Is there a cure for epididymal cysts
Hydrocele and spermatocele
Hydrocele (Water break): Watery accumulation of fluid in the scrotum, more precisely within the inner testicle cover. A hydrocele can be congenital or acquired later in life. It often occurs in infants - often together with an inguinal hernia - and usually resolves during the first year of life. In adults, hydroceles develop spontaneously, as a result of inflammation and rarely also accompanying a tumor.
Spermatocele (Broken semen): Cyst (cavity) in the area of the epididymis filled with fluid that is rich in protein and containing sperm. It is usually located at the upper end of the testicle and can be felt from the outside as a small nodule or a large, soft swelling. The spermatocele is usually the result of trauma or epididymitis, but it can also be congenital.
If they cause discomfort, hydroceles and spermatoceles are treated surgically.
- Tightly elastic, mostly painless enlargement of the scrotum in the hydrocele
- Enlargement of the scrotum, sometimes with a palpably small structure at the upper testicular pole in spermatocele
- Rarely discomfort after long periods of standing.
When to the doctor
In the next few days to
- other more serious causes of testicular enlargement such as: B. exclude a testicular tumor.
Normally there is a balance of fluid production and drainage in the scrotum. If this balance is disturbed, water accumulates and a hydrocele forms. Acquired causes for this are for example
- Inflammation and injury
- Testicular torsion
- Tumors of the testes or epididymis
- Postoperative disorders of the lymphatic or blood flow.
- The congenital is a special form juvenile hydrocele, in which the connection between the scrotum and the abdomen is not closed during prenatal development. Risk factors for juvenile hydrocele are undescended testes and cleft bladder, but also prematurity and congenital connective tissue defects. The juvenile hydrocele often resolves on its own.
- Spermatoceles are benign cysts that are either congenital or caused by inflammation or injury. They are often very small, but sometimes they can be as large as a hydrocele. Because of a connection to the seminal ducts, they mostly contain sperm. In old age, up to 30% of all men have a spermatocele, but in the vast majority of cases it is clinically completely normal. The spermatocele is only treated if it causes pain or if the person concerned finds its size disturbing.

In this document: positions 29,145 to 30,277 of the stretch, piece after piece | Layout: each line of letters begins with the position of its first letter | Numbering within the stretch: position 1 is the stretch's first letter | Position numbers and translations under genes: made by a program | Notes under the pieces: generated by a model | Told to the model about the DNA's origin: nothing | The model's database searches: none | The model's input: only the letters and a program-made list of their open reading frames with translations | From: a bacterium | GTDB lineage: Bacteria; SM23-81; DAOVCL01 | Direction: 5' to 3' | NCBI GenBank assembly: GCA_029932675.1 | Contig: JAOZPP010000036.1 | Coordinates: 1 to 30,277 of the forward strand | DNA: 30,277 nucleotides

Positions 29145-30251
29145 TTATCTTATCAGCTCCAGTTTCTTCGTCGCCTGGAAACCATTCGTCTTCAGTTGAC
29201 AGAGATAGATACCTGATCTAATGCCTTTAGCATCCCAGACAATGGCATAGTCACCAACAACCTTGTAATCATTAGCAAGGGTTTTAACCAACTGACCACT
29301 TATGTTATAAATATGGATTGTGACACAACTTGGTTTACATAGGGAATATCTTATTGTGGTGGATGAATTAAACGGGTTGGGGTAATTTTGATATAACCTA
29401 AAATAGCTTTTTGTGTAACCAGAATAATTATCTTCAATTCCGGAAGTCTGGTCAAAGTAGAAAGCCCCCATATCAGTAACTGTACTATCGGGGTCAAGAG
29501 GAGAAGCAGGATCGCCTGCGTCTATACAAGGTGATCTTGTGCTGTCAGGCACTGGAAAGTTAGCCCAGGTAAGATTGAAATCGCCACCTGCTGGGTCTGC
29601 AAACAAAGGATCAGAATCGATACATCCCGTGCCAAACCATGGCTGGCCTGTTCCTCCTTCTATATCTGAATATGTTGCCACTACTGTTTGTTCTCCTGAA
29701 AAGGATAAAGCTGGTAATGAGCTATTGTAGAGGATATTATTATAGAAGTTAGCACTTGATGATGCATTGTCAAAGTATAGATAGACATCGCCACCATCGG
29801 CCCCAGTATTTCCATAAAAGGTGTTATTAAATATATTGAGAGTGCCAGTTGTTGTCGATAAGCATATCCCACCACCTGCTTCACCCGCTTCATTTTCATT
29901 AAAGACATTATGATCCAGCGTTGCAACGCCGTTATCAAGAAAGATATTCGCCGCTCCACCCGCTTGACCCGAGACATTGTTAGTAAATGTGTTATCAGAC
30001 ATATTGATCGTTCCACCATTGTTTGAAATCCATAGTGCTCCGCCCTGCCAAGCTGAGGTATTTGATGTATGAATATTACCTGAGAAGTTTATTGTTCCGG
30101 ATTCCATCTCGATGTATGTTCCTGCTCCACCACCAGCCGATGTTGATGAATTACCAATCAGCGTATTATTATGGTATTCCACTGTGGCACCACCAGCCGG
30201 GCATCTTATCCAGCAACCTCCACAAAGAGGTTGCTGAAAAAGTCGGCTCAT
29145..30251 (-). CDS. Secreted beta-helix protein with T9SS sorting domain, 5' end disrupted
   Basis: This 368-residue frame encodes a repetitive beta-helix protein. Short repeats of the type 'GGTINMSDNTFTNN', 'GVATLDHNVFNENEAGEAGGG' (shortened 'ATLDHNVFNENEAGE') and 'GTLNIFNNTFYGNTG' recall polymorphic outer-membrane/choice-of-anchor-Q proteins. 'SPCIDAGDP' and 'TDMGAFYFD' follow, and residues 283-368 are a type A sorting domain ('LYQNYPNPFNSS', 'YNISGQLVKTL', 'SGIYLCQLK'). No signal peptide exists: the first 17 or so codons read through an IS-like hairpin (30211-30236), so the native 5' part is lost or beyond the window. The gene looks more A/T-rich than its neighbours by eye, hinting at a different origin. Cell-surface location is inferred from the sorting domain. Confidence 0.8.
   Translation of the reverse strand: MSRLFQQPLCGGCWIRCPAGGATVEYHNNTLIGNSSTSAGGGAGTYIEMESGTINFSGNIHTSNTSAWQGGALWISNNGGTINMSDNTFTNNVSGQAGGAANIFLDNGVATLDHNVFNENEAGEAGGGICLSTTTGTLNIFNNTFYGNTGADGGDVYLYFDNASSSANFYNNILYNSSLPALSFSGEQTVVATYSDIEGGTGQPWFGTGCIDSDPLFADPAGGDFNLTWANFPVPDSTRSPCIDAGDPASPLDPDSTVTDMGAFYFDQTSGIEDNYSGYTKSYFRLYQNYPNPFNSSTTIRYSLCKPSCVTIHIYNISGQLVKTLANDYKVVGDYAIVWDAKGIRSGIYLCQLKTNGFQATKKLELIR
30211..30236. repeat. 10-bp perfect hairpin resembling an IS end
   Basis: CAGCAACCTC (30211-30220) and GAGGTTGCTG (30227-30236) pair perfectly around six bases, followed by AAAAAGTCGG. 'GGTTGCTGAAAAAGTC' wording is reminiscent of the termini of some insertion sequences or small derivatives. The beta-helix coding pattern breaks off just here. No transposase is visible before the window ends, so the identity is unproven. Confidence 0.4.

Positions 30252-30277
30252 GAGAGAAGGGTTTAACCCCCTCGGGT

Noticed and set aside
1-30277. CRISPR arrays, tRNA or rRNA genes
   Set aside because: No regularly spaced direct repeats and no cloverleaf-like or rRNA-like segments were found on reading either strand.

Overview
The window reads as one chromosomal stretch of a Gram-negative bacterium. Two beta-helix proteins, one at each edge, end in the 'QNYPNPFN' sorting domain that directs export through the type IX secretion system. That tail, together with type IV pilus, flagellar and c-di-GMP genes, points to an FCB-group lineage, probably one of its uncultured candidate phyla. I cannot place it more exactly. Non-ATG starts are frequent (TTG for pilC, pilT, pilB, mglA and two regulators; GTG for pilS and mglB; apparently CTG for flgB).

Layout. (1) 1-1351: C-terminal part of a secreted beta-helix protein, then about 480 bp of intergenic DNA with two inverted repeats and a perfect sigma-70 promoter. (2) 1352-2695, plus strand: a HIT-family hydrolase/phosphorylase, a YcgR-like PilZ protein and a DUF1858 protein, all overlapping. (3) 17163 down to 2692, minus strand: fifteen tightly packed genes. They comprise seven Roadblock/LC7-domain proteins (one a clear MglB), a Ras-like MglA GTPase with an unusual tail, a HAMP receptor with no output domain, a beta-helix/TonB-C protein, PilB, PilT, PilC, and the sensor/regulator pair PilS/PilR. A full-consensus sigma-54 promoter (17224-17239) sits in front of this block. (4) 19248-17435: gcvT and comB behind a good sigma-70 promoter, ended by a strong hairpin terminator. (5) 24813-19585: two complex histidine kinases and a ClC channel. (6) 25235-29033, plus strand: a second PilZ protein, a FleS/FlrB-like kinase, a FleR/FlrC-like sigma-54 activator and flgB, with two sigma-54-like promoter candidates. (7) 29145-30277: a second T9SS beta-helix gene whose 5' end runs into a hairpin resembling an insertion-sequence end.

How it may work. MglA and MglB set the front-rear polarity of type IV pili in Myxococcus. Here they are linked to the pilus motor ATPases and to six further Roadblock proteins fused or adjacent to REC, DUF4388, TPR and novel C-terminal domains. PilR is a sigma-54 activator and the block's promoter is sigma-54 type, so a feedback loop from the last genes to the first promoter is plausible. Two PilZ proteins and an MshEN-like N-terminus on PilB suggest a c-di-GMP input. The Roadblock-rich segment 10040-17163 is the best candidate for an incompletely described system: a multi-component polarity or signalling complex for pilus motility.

The doctor can recognize both the hydrocele and the spermatocele well in the ultrasound and can thus rule out other causes of the enlargement of the scrotum such as tumors.
Differential diagnoses: Other also mostly painless enlargements of the scrotum are the testicular hernia, the varicocele and the testicular cancer.
Acquired hydrocele. Treatment is only necessary for a hydrocele if it causes symptoms. During the operation, the doctor empties the testicular sheaths and then sutures them up so that no more fluid can collect in them. The previously common puncture (sucking off the liquid with a cannula) is only performed in exceptional cases (e.g. in very old patients) because of the risk of infection and the mostly only temporary improvement. Another alternative to surgery is sclerotherapy with 2.5% phenol. Here, however, the risk that a hydrocele will form again is greater than with surgical therapy. In addition, the scarring after sclerotherapy is problematic if another intervention is necessary, which is why this treatment is also rarely offered.
Juvenile hydrocele. The congenital hydrocele often regresses by the age of two. If this is not the case or if the hydrocele is very large, an operation is carried out. The open connection between the scrotum and the abdominal cavity is sought through an incision in the groin region and then closed.
Spermatocele. Spermatoceles are only operated on if they cause discomfort. The doctor stops the cysts and then carefully removes them from the epididymis. If the epididymis is completely interspersed with cysts, it must be completely removed.
An untreated hydrocele increases the risk of testicular torsion. In addition, the increased pressure in the testicles can cause the patient to be unable to reproduce.
The operation of a spermatocele usually leads to the fact that no fertile sperm can be found in the affected testicle.
AuthorsDr. med. Martina Sticker, Dr. med. Arne Schäffler in: Gesundheit heute, edited by Dr. med. Arne Schäffler. Trias, Stuttgart, 3rd edition (2014). Revision and update: Dr. med. Sonja Kempinski | last changed on at 17:18
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